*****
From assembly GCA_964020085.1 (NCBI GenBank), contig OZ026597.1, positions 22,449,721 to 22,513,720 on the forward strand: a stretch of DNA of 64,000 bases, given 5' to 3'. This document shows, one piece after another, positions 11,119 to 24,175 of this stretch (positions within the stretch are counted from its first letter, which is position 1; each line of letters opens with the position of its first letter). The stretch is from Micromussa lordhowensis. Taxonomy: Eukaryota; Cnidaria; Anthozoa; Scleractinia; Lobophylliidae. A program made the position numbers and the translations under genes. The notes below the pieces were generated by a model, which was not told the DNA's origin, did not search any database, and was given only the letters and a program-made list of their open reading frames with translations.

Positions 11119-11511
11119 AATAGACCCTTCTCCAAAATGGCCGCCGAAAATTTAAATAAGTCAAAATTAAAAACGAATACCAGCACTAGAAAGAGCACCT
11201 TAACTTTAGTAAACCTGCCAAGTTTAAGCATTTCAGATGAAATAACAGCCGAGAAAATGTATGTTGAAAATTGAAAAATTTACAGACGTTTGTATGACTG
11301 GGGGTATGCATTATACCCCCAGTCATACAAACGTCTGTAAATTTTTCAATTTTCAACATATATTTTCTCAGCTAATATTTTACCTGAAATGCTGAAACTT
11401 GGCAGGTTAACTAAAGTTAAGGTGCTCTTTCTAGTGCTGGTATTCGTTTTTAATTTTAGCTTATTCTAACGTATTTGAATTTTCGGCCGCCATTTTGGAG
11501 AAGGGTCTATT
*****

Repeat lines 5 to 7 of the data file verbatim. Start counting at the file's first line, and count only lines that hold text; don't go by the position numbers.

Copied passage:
11301 GGGGTATGCATTATACCCCCAGTCATACAAACGTCTGTAAATTTTTCAATTTTCAACATATATTTTCTCAGCTAATATTTTACCTGAAATGCTGAAACTT
11401 GGCAGGTTAACTAAAGTTAAGGTGCTCTTTCTAGTGCTGGTATTCGTTTTTAATTTTAGCTTATTCTAACGTATTTGAATTTTCGGCCGCCATTTTGGAG
11501 AAGGGTCTATT